You might not have thought much about it when you saw the sign-up sheet at your kid’s school or the local community center, but as spring rolls around it hits you: tee ball is a big commitment, not just for your kid but for the whole family. If this is your family’s first time playing tee ball, you might not know what to expect or how to behave, but don’t worry. Most of the other parents will be first-timers too, and the ones who aren’t will be happy to show you the ropes. Just to put your mind at ease, here are some tips to know about tee ball.

1. Decide what you want to get out of the experience. Some tee ball parents have little athletes who have loved sports since they were in diapers, but many other kids never even thought about sports before a grownup clapped a baseball hat on them and sent them out to the field. For the youngest athletes, learning on the field isn’t just about baseball skills. Tee ball can be great practice at following rules, paying attention, being a good teammate to other kids, or even just being far away from mom and dad for a little while. Measure your child’s progress based on where they started before the season, not by comparing them to other kids.

2. Remember this isn’t the Major League. Everybody knows that kind of sports parent. The one everyone dreads sitting next to in the stands. The one who yells, not encouragement, but to intimidate, to vent anger, to try and live vicariously through a child that, let’s be honest, might just be sitting in the outfield playing in the dirt. Remind yourself that it’s just a game, nobody’s scouting for the Yankees, and the first item on the to-do list is to have fun.

3. Cheer the little wins. Not every tee ball league keeps score, and for the leagues that do, winning is often more about random chance than the still-developing skills of the tiny athletes out there. Celebrate not just your child’s successes but every kid’s. A powerful swing that doesn’t connect still shows a lot of effort. Remembering to run to first base instead of third means your kid is learning the fundamentals well enough to remember them in exciting moments.

4. Volunteer! Youth sports organizations always need parents to help by bringing snacks, loaning spare equipment (a few extra lawn chairs are always handy if your child’s field doesn’t have bleachers), carpooling, or pitching in at fundraisers. Volunteering is a great way to get to know the other parents and to stay on top of all the information you need to know about your child’s team. Don’t worry if you don’t have experience. Just like your kid, having a great attitude and a willingness to listen go far.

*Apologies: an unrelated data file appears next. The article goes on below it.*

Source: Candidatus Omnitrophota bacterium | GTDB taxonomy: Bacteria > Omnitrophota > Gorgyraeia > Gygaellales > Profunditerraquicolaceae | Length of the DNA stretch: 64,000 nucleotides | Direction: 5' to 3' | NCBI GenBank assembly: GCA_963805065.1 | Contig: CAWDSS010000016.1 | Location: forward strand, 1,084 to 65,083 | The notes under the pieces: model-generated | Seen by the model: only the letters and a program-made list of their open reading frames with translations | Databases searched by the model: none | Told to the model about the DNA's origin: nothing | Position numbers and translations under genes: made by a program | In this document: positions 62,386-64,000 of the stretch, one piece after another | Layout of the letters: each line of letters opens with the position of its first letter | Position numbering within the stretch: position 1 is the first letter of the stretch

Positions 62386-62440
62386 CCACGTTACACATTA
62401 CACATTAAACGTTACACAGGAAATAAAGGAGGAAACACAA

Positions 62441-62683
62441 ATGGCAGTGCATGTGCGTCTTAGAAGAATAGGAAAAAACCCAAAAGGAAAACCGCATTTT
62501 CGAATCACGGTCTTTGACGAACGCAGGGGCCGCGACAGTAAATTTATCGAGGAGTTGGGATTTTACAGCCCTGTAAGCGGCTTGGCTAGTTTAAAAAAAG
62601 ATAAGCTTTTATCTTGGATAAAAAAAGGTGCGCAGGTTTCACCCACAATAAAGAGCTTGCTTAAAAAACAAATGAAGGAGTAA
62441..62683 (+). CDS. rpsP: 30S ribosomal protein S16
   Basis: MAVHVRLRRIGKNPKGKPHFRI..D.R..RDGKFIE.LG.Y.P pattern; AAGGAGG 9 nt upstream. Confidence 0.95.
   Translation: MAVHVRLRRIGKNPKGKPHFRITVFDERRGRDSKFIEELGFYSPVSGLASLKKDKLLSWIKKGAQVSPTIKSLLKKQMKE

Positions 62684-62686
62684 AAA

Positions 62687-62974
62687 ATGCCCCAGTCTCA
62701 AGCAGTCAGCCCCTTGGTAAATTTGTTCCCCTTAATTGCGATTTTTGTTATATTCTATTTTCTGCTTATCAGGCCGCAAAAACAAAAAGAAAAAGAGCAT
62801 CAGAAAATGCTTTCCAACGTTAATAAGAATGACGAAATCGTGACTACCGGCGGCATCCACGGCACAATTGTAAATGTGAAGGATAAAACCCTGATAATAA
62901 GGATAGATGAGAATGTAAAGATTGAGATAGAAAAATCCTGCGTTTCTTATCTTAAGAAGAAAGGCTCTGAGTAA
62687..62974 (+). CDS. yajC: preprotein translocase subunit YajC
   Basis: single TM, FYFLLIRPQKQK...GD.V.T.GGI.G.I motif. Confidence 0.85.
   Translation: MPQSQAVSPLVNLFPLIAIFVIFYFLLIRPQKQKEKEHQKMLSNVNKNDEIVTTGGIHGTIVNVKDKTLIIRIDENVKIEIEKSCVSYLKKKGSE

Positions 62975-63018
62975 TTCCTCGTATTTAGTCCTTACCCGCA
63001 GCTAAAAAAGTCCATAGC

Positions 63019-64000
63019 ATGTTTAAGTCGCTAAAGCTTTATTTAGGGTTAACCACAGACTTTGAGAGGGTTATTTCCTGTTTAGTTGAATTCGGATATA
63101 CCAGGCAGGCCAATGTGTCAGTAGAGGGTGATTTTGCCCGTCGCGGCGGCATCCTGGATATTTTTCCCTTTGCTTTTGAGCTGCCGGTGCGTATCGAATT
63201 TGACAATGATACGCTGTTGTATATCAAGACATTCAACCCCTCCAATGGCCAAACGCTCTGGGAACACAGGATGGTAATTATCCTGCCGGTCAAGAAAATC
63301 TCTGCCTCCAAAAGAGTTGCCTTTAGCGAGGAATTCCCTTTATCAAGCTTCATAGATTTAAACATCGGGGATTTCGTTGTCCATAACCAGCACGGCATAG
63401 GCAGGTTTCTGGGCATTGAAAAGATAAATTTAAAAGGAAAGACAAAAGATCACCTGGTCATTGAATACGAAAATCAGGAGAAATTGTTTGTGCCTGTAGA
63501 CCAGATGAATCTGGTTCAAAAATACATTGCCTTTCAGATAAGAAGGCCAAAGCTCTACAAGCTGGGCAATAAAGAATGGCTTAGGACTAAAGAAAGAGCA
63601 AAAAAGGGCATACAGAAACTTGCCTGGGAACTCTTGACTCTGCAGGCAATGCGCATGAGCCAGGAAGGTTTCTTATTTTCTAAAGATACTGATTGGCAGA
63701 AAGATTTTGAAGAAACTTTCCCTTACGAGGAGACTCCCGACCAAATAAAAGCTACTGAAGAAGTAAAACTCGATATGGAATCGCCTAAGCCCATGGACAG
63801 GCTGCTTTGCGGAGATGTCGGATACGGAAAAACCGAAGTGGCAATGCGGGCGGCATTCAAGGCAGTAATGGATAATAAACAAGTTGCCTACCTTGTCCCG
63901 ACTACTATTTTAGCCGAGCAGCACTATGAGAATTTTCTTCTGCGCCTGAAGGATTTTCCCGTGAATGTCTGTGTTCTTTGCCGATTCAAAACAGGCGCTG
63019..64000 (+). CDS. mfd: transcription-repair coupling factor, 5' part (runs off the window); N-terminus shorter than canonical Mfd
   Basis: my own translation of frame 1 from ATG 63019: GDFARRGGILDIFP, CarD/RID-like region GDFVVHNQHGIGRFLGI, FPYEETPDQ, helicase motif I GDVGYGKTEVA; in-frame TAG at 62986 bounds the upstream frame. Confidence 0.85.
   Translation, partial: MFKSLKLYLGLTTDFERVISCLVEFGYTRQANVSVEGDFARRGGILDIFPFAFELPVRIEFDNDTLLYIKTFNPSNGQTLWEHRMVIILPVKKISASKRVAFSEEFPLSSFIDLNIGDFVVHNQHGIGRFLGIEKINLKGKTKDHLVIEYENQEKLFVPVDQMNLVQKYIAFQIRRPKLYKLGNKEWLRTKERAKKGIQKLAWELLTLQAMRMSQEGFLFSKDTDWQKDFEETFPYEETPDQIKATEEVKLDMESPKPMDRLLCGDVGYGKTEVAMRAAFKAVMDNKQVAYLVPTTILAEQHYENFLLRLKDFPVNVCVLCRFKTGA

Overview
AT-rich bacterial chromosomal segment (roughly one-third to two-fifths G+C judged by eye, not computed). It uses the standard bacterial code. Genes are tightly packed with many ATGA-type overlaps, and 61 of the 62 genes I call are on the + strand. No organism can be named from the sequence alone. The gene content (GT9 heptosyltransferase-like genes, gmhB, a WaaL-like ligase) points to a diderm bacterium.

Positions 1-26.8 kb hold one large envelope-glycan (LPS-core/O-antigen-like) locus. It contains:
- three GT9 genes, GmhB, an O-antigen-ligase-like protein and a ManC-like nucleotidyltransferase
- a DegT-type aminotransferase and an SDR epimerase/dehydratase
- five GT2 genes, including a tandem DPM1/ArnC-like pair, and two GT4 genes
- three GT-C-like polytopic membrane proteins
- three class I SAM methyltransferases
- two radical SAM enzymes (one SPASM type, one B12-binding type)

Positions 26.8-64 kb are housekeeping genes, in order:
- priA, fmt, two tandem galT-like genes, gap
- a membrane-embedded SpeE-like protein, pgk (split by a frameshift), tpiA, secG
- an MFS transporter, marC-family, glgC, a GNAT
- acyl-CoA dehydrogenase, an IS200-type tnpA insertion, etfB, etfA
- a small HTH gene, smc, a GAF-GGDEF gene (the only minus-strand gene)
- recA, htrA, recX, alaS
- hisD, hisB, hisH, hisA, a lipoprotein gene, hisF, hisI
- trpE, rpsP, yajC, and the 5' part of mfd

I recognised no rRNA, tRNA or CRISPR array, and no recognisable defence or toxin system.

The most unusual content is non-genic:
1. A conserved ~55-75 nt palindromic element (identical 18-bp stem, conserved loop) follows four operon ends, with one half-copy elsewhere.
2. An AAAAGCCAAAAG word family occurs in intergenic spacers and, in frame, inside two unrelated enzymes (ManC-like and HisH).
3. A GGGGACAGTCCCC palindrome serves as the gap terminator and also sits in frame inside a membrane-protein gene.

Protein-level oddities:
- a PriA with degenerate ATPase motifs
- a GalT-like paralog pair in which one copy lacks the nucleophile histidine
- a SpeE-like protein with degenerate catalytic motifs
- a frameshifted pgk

5. Know your limitations, and your kid’s. Little kids tire out easy. Big grownups have busy days, with jobs and errands to run. If the first league you try has games that are too long for your little one’s stamina, too many practices, too much travel, don’t scrap the whole idea of baseball, just see if you can try things a different way. Maybe your current team has too big of an age range, so little kids are getting steamrollered by big ones. On the other hand, maybe your league is so strict about age divisions that kids are getting sorted onto teams based on their birthday rather than their developmental ability. Remember, very young kids don’t learn all their skills in the same order. Some grow physically first, some grow mentally first, and kids have the most fun when they’re playing with other kids at the same developmental level as them. If something isn’t working right now, that doesn’t mean it never will. Remember, try, try again!